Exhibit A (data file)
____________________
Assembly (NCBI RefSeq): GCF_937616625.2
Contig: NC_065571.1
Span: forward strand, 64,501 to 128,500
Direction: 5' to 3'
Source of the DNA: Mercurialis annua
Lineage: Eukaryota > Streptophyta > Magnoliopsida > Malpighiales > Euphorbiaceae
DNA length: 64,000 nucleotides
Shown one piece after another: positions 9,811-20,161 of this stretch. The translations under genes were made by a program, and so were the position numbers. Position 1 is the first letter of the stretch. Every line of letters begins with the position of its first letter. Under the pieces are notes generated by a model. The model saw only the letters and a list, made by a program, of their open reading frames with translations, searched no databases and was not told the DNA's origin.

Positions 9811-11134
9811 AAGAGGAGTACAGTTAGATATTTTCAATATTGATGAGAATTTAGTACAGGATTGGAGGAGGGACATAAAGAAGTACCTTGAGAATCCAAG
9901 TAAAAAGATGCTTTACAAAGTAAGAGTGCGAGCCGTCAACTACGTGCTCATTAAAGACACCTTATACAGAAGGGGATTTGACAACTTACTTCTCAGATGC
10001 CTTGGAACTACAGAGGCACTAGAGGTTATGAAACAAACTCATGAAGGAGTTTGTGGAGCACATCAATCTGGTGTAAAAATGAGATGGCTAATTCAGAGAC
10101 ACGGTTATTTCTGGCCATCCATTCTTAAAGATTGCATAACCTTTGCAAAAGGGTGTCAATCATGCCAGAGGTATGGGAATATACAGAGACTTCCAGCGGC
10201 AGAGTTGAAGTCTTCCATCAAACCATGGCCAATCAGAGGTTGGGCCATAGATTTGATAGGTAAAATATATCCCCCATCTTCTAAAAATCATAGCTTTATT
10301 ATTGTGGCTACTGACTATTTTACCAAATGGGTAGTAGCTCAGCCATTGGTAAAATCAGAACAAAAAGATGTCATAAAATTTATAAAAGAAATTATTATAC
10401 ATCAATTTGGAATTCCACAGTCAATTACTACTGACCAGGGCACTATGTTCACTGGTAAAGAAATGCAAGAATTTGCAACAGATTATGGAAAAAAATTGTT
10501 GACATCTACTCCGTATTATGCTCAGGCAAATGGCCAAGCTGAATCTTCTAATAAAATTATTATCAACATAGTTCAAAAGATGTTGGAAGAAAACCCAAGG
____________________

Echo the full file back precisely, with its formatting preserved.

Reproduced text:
Assembly (NCBI RefSeq): GCF_937616625.2
Contig: NC_065571.1
Span: forward strand, 64,501 to 128,500
Direction: 5' to 3'
Source of the DNA: Mercurialis annua
Lineage: Eukaryota > Streptophyta > Magnoliopsida > Malpighiales > Euphorbiaceae
DNA length: 64,000 nucleotides
Shown one piece after another: positions 9,811-20,161 of this stretch. The translations under genes were made by a program, and so were the position numbers. Position 1 is the first letter of the stretch. Every line of letters begins with the position of its first letter. Under the pieces are notes generated by a model. The model saw only the letters and a list, made by a program, of their open reading frames with translations, searched no databases and was not told the DNA's origin.

Positions 9811-11134
9811 AAGAGGAGTACAGTTAGATATTTTCAATATTGATGAGAATTTAGTACAGGATTGGAGGAGGGACATAAAGAAGTACCTTGAGAATCCAAG
9901 TAAAAAGATGCTTTACAAAGTAAGAGTGCGAGCCGTCAACTACGTGCTCATTAAAGACACCTTATACAGAAGGGGATTTGACAACTTACTTCTCAGATGC
10001 CTTGGAACTACAGAGGCACTAGAGGTTATGAAACAAACTCATGAAGGAGTTTGTGGAGCACATCAATCTGGTGTAAAAATGAGATGGCTAATTCAGAGAC
10101 ACGGTTATTTCTGGCCATCCATTCTTAAAGATTGCATAACCTTTGCAAAAGGGTGTCAATCATGCCAGAGGTATGGGAATATACAGAGACTTCCAGCGGC
10201 AGAGTTGAAGTCTTCCATCAAACCATGGCCAATCAGAGGTTGGGCCATAGATTTGATAGGTAAAATATATCCCCCATCTTCTAAAAATCATAGCTTTATT
10301 ATTGTGGCTACTGACTATTTTACCAAATGGGTAGTAGCTCAGCCATTGGTAAAATCAGAACAAAAAGATGTCATAAAATTTATAAAAGAAATTATTATAC
10401 ATCAATTTGGAATTCCACAGTCAATTACTACTGACCAGGGCACTATGTTCACTGGTAAAGAAATGCAAGAATTTGCAACAGATTATGGAAAAAAATTGTT
10501 GACATCTACTCCGTATTATGCTCAGGCAAATGGCCAAGCTGAATCTTCTAATAAAATTATTATCAACATAGTTCAAAAGATGTTGGAAGAAAACCCAAGG